Opinionated @ CFE

Partisanship creates hypocrites

Feb
06

Someone asked today where the anti-war, pro-civil liberties left has gone. They’re certainly not as loud as they were six or so years ago. I think I can explain it. I’ve noticed a pattern from the media and partisans alike. They are highly deferential to presidential power during the first term, then start to let the teeth come out once that second term is secured. It happened with Bush, and it’s happening with Obama. My guess is once they are assured that their president-emperor doesn’t need to face the ballot box once more, they can finally be honest about him. By then, though, it’s usually too late to do anything of substance about it.

A core problem with this blatant hypocrisy is that it suggests that you can and should  compromise deeply held principles (or at least be less vocal about them) if you think that the person in power can give you some of what you want. I think it’s a bad idea to make that kind of deal with the devil. When the power shifts, and it inevitably will, that lack of principled stand will cost you credibility when you call it out in The Other Side(TM). You’ve revealed that power, not principle, is your guiding force, and your criticisms will ring hollow as you find the perpetrator of the misdeeds to be a bigger issue than the misdeeds themselves.

Why Progessives Should Consider Ron Paul

Jan
18

Glenn Greenwald has spent a lot of time calling for more intellectual honesty from alleged progressives during this campaign season, and rightfully so. After putting all of their anti-war and pro-civil liberties fervor into a candidate that has proven to be the polar opposite, they’ve engaged in some serious contortions to try and justified their continued  unqualified support of now-President Obama. While a few brave souls (including both Greenwald and Boing Boing’s Cory Doctorow) will express their disgust at warrantless GPS tracking, indefinite detention, and escalating militarism, the vast majority of progressivedom instead choses to ignore, justify, or tepidly disapprove of these actions. Greenwald summarized the honest justification for continuing to support Obama over someone like Paul thusly:

Yes, I’m willing to continue to have Muslim children slaughtered by covert drones and cluster bombs, and America’s minorities imprisoned by the hundreds of thousands for no good reason, and the CIA able to run rampant with no checks or transparency, and privacy eroded further by the unchecked Surveillance State, and American citizens targeted by the President for assassination with no due process, and whistleblowers threatened with life imprisonment for “espionage,” and the Fed able to dole out trillions to bankers in secret, and a substantially higher risk of war with Iran (fought by the U.S. or by Israel with U.S. support) in exchange for less severe cuts to Social Security, Medicare and other entitlement programs, the preservation of the Education and Energy Departments, more stringent environmental regulations, broader health care coverage, defense of reproductive rights for women, stronger enforcement of civil rights for America’s minorities, a President with no associations with racist views in a newsletter, and a more progressive Supreme Court.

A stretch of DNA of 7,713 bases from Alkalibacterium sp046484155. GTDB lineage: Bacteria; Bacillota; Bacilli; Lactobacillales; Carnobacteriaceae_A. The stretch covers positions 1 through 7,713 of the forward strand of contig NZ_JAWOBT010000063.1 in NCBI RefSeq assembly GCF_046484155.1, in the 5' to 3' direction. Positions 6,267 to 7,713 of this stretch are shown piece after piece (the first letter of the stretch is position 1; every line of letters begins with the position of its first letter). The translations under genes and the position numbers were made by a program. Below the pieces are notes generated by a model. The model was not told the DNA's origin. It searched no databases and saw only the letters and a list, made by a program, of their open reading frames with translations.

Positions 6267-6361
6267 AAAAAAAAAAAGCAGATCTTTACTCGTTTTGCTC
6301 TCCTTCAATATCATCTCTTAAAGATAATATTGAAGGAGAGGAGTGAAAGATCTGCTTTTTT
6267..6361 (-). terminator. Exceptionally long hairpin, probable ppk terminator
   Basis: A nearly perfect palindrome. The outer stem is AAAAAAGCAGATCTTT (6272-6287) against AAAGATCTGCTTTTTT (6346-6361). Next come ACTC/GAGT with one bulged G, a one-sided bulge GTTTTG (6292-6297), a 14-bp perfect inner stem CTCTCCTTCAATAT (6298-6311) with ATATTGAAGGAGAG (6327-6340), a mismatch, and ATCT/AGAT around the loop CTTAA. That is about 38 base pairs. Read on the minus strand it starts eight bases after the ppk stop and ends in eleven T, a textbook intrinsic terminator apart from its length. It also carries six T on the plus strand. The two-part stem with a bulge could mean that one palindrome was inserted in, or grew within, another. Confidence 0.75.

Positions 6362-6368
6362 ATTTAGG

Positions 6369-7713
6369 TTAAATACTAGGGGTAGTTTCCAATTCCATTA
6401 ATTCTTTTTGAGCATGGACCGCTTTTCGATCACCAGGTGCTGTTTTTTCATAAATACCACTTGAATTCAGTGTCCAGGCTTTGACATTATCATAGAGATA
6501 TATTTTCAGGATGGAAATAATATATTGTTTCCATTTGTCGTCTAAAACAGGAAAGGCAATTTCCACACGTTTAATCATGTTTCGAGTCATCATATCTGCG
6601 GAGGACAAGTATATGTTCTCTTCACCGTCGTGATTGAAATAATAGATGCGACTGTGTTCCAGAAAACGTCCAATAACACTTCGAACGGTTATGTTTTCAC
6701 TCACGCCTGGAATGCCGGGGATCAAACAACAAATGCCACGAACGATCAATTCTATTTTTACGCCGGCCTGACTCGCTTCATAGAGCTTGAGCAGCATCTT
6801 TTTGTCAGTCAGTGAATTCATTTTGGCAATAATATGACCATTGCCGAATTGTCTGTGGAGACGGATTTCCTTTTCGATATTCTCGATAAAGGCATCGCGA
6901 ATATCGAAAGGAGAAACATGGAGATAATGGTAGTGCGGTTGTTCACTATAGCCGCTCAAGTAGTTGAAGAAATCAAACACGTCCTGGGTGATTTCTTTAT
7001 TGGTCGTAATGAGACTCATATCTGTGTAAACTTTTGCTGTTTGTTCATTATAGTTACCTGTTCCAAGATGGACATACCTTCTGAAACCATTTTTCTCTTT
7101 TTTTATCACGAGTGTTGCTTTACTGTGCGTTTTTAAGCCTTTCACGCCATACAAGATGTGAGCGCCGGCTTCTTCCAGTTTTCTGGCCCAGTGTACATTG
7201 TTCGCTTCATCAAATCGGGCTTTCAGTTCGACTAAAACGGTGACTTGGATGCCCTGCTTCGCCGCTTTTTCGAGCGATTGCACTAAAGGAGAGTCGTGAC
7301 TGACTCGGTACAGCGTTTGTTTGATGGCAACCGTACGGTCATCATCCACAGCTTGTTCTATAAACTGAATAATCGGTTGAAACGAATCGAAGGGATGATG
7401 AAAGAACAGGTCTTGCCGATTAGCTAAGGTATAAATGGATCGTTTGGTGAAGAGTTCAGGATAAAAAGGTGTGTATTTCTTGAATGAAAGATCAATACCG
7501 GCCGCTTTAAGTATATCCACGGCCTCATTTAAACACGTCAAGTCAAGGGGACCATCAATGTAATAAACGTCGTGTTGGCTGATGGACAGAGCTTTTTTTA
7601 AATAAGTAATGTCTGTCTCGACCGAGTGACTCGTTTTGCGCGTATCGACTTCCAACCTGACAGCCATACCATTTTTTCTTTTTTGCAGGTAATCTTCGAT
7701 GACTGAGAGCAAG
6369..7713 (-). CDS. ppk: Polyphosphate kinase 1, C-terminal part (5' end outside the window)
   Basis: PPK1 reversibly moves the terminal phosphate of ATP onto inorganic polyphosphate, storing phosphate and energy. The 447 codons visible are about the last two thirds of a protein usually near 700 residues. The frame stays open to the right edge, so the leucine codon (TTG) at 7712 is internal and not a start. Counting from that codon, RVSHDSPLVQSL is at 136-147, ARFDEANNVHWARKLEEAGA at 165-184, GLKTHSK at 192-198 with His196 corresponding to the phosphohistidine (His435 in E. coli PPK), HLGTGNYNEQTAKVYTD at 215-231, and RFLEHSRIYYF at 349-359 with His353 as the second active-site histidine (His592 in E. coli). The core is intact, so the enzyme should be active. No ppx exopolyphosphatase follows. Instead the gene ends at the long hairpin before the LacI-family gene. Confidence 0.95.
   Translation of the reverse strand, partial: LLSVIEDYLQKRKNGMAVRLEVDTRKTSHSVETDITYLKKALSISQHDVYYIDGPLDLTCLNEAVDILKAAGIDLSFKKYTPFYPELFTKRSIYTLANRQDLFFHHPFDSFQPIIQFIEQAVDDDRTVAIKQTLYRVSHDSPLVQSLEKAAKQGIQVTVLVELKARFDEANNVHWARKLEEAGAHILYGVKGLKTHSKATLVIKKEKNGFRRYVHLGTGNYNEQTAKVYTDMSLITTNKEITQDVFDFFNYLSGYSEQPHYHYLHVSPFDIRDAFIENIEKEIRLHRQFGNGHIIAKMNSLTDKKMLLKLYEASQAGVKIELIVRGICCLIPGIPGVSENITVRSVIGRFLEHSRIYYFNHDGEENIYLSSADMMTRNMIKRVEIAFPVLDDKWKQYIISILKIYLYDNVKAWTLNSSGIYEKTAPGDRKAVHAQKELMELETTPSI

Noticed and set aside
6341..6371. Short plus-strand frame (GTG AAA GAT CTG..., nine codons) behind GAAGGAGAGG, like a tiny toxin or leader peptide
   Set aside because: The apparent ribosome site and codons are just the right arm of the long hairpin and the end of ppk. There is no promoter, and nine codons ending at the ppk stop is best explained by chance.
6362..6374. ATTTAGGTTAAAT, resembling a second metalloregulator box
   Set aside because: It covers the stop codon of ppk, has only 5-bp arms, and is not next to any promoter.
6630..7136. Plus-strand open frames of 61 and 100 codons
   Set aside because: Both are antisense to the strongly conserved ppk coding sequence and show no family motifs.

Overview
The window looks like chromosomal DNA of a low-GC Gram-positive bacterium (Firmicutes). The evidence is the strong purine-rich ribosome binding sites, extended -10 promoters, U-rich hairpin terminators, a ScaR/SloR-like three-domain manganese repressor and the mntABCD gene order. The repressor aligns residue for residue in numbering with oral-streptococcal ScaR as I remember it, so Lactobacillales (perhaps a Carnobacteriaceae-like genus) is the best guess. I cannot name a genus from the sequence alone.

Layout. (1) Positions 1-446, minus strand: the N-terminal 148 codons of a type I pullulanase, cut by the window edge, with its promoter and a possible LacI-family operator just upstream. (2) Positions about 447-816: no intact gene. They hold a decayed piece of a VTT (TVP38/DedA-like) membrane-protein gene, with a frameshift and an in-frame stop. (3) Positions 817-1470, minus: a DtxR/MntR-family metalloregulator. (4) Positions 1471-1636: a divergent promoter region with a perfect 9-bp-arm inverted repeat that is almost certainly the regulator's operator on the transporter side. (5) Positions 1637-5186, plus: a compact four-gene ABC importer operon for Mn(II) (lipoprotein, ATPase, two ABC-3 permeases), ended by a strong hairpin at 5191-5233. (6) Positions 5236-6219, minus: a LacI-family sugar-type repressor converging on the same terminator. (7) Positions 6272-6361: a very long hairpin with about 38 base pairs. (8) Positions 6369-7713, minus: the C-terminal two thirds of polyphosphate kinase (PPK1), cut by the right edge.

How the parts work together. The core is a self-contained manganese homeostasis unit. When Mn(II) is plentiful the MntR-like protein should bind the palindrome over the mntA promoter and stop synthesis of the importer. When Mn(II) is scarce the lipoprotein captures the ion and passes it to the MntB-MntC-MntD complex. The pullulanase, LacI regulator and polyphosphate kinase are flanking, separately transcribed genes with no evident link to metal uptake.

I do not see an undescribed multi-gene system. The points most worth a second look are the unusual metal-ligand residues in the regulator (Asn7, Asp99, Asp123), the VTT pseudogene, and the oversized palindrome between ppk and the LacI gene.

On the surface, this seems to be an accurate portrayal of a “lesser of two evils” scenario, but I think that perhaps Glenn hasn’t accurately portrayed the reality of a Paul presidency. Yes, Paul would absolutely slash federal programs with aplomb, maybe even many of which you heartily approve. Ask yourself, however, if this really does mean the end of the programs. It is highly likely that many, if not all, states would continue entitlement programs as a replacement of the eliminated federal ones. With the elimination of those federal programs and many federal laws, the Supreme Court wouldn’t have as much sway in our political discourse, much of it, again, being left up to the states. If Greenwald’s argument is accurate, it’s not a simple “pick which half is most important to you” argument.

And even if it is, which half matters most in a President? While you can most assuredly tackle the issues with entitlements and abortion and civil rights, etc. at the state level, can you do anything about targeted assassination of American citizens? What about warrantless wiretapping? Or a war with Iran to replace the “winding down” (if you can call it that) of operations in Iraq and Afghanistan? Those are all issues which you either fix at the federal level or not at all. But social issues and entitlement spending? Even blood red Utah is likely to keep some of them around. If we were keeping score, Paul would fulfill a lot more of your requirements for the office of the presidency.

If you crunch the numbers and still believe that Obama is a better choice for you, that’s perfectly fine. All I’m asking is that you exercise some honesty and soul-searching, ditch the tribalism of unwavering support for a Democratic president no matter how neo-conservative he may be, and choose who actually best fits your views.

Will the GOP primary come down to Paul and Romney?

Sep
27

Note: This is not a post on whether or not you agree with Rep. Paul’s policies. It is only about the viability of his candidacy, so let’s keep the comments on-topic, please. Any discussion on policies should be through the lens of the primary voters he needs to court.

The current field of Republican candidates for president largely leaves a lot to be desired. The field is crowded with a lot of candidates with little public recognition or differentiation from their competition. Heck, we even have a few political has-beens that got run out of their previous elected positions trying to make a go for it. I think most of them will get shaken out, but it may create a situation where it comes down to Mitt Romney and Ron Paul.

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